'Black boys can cry': How a simple conversation could save someone's life

ITV Weather Presenter Alex Beresford opens up about the heartbreaking death of his friend that inspired his new documentary

You can’t rush time or healing, but making ‘Black Boys Can Cry’ definitely came at the right time and undoubtedly helped with healing.  

I’ve long been a passionate advocate for mental wellbeing, even before I knew it was mental health we were all talking about.  

Feeling different from everyone else didn’t always have a label and it’s not the easiest of conversation starters - but as the saying goes, “life is too short”, and when a very close family friend I’ve known my whole life tragically cut his own short, I knew the worst thing we could do was shush it away and never say his name again.  

Martin Luther Walker was a great father, son, and brother who was highly respected in my hometown of Bristol’s music scene, where he was known as Sirplus.  

Alex Beresford opens up about the heartbreaking death of his friend

Anyone will tell you his smile lit up any room he walked into, but I can’t forget the deep sadness I felt on his passing, 18 months after a tragic night in May 2019.  

As you can imagine it brought a mountain of grief to his family and friends, but even in our mourning silence I made a pact with my best friend, Martin’s brother Leon, that we would tell his story in the hope that at the very least even one person’s life could be changed and saved. 

When we sat down in my house to start filming Black Boys Can Cry we hadn’t actually spoken about what we’d say - so I had no idea how far the conversation would go - but Leon was very clear: “Let’s not set boundaries.” 

'Anyone will tell you his smile lit up any room he walked into'. Credit: ITV News

When talented Director Jessicah North checked to see how all three of us were feeling. I’d also invited Martin’s older brother Marvin, who is also the Mayor of Bristol, to join us too. 

It's the first time we’ve all been this publicly open about what’s happened, but now feels right.  

It was quite a surreal moment, almost like an outer body experience, when at one point all three of us couldn’t fight back our tears, but on reflection it wasn’t surreal at all, it was real.

No more hiding how we really felt.   

Alex Beresford speaks to a barber who hopes a simple chat with a customer could help save their lives

Through Black Boys Can Cry, we hope to encourage open conversations between Black boys and men across the country - but also among wider society, with suicide being the biggest killer in men under 50.  

However, while mental health issues can affect anyone in any community, Black men and boys are more likely to be exposed to some of the biggest risk factors behind them. 

Poverty, discrimination, trauma and the expectations of what a Black masculinity is can be challenging if you don’t fit into the stereotypical traits of being strong, sporty and gifted in music, and even if you do fit, there’s no guarantee you won’t be unaffected.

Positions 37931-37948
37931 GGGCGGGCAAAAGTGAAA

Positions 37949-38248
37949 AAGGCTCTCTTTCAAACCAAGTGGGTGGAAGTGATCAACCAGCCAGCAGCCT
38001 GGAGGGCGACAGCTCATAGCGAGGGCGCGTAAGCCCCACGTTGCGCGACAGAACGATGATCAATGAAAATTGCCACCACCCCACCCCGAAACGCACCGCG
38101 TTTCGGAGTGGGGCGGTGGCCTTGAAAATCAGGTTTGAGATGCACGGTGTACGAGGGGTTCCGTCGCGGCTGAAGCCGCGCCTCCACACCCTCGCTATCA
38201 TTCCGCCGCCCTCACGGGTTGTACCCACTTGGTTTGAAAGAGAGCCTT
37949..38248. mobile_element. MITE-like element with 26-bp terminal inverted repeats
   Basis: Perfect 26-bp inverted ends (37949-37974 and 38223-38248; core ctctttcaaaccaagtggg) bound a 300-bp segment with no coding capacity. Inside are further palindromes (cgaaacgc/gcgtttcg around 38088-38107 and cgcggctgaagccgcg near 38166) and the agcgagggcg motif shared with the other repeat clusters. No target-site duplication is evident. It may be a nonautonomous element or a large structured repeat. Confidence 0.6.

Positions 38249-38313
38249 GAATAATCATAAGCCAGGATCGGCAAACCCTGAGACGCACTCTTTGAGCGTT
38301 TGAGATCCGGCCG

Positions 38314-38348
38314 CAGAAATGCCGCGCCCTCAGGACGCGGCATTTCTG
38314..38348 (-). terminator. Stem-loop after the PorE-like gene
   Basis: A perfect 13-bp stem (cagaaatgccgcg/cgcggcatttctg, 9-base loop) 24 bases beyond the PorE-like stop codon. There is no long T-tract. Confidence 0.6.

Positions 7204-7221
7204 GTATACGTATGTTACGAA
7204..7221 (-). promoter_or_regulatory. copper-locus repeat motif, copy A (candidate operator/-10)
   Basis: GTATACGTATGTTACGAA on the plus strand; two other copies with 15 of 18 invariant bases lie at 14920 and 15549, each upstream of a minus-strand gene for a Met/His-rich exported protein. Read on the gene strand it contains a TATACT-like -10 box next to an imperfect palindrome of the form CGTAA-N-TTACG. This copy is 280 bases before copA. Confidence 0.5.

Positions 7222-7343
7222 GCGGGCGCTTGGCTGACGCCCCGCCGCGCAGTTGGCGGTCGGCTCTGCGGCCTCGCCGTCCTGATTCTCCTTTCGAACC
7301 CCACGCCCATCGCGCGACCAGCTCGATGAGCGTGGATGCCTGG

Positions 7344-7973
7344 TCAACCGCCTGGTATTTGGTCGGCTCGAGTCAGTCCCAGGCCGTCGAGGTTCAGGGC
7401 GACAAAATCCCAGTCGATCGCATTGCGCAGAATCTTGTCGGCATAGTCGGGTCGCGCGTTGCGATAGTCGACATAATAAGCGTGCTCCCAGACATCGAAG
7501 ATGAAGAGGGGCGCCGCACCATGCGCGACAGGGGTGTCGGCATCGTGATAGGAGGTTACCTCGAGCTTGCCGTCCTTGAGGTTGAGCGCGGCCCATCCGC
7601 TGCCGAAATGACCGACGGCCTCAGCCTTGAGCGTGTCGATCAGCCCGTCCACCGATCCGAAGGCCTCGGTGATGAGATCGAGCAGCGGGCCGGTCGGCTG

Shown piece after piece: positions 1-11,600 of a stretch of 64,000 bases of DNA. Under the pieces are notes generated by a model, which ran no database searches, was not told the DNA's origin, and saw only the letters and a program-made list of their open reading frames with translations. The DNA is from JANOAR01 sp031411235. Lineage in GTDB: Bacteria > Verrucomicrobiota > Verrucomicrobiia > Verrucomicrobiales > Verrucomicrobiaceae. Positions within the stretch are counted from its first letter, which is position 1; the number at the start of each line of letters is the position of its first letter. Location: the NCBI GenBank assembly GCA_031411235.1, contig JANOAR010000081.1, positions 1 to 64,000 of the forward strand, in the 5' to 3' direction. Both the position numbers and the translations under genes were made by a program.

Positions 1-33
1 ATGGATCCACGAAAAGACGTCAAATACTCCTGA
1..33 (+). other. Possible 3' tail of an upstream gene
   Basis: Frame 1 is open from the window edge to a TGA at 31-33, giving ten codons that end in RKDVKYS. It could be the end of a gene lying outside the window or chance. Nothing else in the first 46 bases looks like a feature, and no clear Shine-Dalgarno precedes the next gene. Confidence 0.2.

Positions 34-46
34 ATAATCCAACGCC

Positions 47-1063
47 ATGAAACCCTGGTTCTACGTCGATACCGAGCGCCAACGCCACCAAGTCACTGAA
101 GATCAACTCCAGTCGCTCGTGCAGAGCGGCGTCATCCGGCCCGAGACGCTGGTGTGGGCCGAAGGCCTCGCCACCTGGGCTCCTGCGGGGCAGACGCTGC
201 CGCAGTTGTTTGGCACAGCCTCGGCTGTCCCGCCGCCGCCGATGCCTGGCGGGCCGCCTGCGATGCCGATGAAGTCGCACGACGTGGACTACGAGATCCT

Former footballer Marvin Sordell opens up about a suicide attempt he'd kept quiet about for years

I’ve only met one footballer who’s consciously walked away from earning thousands of pounds a week. 

While it’s easy to flippantly scream “are you mad”, when I interviewed Marvin Sordell I had nothing but admiration.

There are many who would struggle, and perhaps are struggling, to walk away from the most popular sport in the world, but Marvin quite simply couldn’t afford not to. 

The subject of black masculinity was a reoccurring theme whilst making Black Boys Can Cry.

In the past I will admit to thinking I needed to appear a certain way to be accepted and not seen as different.  

I’ll never forget the night before I was due to meet Olivier-nominated playwright Ryan Calais Cameron.  

Dr Lade Smith explains why Black men in the UK are particularly vulnerable to mental health issues

I read his West End play ‘For Black Boy Who Have Considered Suicide When The Hue Gets Too Heavy’.

Every page turn led to another realisation, followed by another laughing into my hand’s moment.  

In some way I related to all six characters who meet in group therapy. It made my meeting with the most hilarious Nigerian Drag Queen, Son of a Tutu, even more poignant.  

There’s a moment when they tell me about their coming out experience.

I’d never considered how having your family, the whole community and the church turn against you in your most vulnerable moment could feel. 

If you are struggling with your mental health, help is available.

  • Samaritans operates a 24-hour service available every day of the year, by calling 116 123. If you prefer to write down how you’re feeling, or if you’re worried about being overheard on the phone, you can email Samaritans at jo@samaritans.org

  • Call the Campaign Against Living Miserably (CALM) on 0800 58 58 58

See more links to advice and support here.

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